Derry to Dublin passengers well enough served and we won't bail out Bus Ã‰ireann service: Ross
The Irish Transport Minister Shane Ross won't bail out the moribund Dublin to Derry Bus Ã‰ireann service because passengers are well enough served by other Bus Ã‰ireann, Translink and commercial services, he says.
The Minister ruled out an eleventh hour bail-out after Bus Éireann announced its Dublin to Derry bus service will end in May.
He said the route 33 Expressway bus was a commercial service, licensed under the Public Transport Regulation Act 2009, and, as such, “not eligible for any taxpayer funding”.
“As I have stated on numerous occasions, in cases where a commercial operator, such as Expressway, decides to alter or withdraw a route, the National Transport Authority (NTA) has the statutory powers available to it to respond as appropriate to ensure continued transport connectivity,” he confirmed last Wednesday.
“In response to Bus Éireann’s recent announcement of service changes, the NTA has published an assessment of the proposed changes and indicated what action it believes is necessary to ensure that continued connectivity.
“As indicated in that published assessment, the NTA does not believe that connectivity issues arise on the route 33 corridor following the proposed withdrawal of Expressway’s route 33,” he added.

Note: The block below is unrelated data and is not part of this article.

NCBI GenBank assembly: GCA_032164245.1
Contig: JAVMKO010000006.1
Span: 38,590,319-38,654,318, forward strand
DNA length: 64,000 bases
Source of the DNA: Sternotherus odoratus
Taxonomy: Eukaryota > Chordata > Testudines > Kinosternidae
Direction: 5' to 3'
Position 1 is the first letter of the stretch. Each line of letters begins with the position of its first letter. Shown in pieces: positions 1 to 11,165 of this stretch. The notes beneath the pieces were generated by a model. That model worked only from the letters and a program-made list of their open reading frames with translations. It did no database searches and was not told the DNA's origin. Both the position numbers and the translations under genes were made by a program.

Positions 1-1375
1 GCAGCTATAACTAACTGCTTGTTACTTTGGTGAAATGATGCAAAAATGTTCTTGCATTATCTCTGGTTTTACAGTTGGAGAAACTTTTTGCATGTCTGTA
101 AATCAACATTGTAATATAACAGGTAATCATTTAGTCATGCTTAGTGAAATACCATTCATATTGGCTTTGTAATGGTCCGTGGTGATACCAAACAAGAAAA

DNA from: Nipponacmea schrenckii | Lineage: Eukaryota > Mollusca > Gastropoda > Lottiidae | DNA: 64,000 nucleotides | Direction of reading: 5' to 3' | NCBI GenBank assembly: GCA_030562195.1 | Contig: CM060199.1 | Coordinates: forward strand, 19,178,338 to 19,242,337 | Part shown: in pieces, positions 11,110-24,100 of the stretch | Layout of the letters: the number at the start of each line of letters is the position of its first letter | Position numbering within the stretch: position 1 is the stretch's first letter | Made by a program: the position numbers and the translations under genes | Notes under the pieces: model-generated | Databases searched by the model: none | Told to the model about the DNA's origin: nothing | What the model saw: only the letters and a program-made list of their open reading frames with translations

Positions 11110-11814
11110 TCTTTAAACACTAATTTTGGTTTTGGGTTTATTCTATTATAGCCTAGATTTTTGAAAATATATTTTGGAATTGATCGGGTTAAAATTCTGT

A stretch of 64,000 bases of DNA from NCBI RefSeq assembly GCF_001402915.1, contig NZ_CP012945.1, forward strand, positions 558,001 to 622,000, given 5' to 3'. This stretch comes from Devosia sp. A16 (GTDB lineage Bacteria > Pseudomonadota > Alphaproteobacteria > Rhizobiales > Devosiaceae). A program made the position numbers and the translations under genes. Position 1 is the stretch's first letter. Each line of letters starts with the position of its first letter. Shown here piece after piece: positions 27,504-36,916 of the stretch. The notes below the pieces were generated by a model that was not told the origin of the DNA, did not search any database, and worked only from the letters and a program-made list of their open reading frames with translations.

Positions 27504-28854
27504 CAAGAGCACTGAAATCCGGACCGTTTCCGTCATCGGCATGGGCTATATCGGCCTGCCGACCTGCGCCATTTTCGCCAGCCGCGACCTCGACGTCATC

The NTA believes there are enough alternative services available.
It stated: “Translink operates 42 services per week on the same route and it is our understanding that they will be retaining those services.
“Bus Éireann’s Expressway route 32 operates 126 services per week via the same route except between Strabane and Derry.
“Translink Route 273 operates 201 services per week from Derry to Strabane which would connect to Bus Éireann route 32.
“There are sufficient alternative services provided by Translink and Bus Éireann and therefore it is not proposed to provide any additional services.”
The Derry route was among three routes Bus Éireann earmarked for closure last month.
The Dublin to Clonmel route closed on Sunday, while both the Limerick and Galway to Dublin services were also reduced at the weekend.
Bus Éireann’s Athlone to Westport service was due to end on April 16 but the NTA considers there’s a public service obligation to provide connectivity on that route and is poised to step in.
The last Derry to Dublin run is on May 28.